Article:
This directive is despite the myriad of economic challenges the country is currently faced with.
The negotiations that led to this decision began in November, right in the middle of Ghana’s numerous financial crises. Following the negotiations, the country’s trade union which represents public service employees, and the Ghanaian government agreed on a 30% pay raise for public employees.
Last year for Ghana was one of the worst financially in its recent history.
Ghana was faced with one of the worst levels of inflation on the globe, reaching a 21-year high at 502%. At one time, the country also had one of the worst-performing currencies in the world, fluctuating between worse and second worse.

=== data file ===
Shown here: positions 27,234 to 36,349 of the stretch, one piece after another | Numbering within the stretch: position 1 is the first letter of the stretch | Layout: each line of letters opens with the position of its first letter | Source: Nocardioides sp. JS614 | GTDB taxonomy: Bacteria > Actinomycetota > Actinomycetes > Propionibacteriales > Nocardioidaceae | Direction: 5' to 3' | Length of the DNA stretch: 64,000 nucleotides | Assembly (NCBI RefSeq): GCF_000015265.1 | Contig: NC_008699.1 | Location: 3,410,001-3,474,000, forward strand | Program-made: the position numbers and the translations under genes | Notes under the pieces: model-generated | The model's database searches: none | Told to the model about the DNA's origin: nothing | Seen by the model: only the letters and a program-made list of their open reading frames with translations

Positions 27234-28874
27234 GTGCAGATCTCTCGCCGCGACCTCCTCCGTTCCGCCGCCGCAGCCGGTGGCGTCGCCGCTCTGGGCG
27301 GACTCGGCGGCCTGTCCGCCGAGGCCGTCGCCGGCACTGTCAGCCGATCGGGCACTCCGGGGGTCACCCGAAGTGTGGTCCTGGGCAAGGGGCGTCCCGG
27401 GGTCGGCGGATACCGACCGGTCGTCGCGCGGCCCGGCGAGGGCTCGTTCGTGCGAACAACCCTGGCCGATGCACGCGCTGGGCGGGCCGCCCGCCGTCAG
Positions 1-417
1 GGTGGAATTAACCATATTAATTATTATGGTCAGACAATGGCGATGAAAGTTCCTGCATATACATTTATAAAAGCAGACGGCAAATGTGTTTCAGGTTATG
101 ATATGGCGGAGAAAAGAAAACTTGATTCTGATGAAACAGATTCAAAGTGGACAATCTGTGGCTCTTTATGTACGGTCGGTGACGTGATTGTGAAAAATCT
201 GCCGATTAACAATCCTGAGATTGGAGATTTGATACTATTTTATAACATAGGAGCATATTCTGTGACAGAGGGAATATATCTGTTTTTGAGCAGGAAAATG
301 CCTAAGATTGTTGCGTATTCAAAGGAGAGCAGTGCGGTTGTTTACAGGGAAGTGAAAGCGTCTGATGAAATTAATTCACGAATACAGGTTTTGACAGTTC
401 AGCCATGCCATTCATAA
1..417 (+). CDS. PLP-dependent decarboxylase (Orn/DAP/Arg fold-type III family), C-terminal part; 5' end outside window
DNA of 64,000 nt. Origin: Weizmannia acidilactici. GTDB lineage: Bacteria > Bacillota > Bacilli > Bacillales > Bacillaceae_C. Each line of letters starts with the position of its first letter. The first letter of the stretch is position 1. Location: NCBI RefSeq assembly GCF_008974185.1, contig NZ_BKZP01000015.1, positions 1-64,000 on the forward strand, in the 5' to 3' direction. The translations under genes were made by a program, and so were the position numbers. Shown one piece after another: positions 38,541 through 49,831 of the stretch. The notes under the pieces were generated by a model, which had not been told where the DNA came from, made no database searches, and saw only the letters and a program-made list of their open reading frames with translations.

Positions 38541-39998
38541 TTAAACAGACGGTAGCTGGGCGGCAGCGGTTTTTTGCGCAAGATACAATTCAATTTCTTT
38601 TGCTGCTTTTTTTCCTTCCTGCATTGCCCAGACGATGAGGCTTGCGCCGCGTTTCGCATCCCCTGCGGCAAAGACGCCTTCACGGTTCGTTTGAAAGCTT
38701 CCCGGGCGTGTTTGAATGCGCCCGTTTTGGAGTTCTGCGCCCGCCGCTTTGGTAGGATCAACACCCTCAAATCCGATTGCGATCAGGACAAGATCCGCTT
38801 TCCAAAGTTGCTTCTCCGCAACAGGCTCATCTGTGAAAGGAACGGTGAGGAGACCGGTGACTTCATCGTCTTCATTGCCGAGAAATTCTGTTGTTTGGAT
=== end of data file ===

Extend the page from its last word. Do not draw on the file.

To remedy this situation, the Ghanaian finance minister, Kenneth Nana Yaw Ofori-Atta, pushed for a $3 billion loan from the International Monetary Fund (IMF), which is still being delayed today.
The IMF had its reservations but seemed inclined to eventually approve the loan, the Ghanaian public was against the initiative altogether, protesting that the country didn’t need to increase its debt service, while the country’s parliamentary members grew increasingly frustrated that the loan had not been secured.
These and other financial complications made 2022 a very turbulent year for Ghana. However, the country was able to turn its fortunes around, with the country’s currency going from the worst-performing currency in the world to the best.
Since then, the country’s economic trend has been fluctuating, and inconsistent headlines about the Ghanaian economy have made news rounds.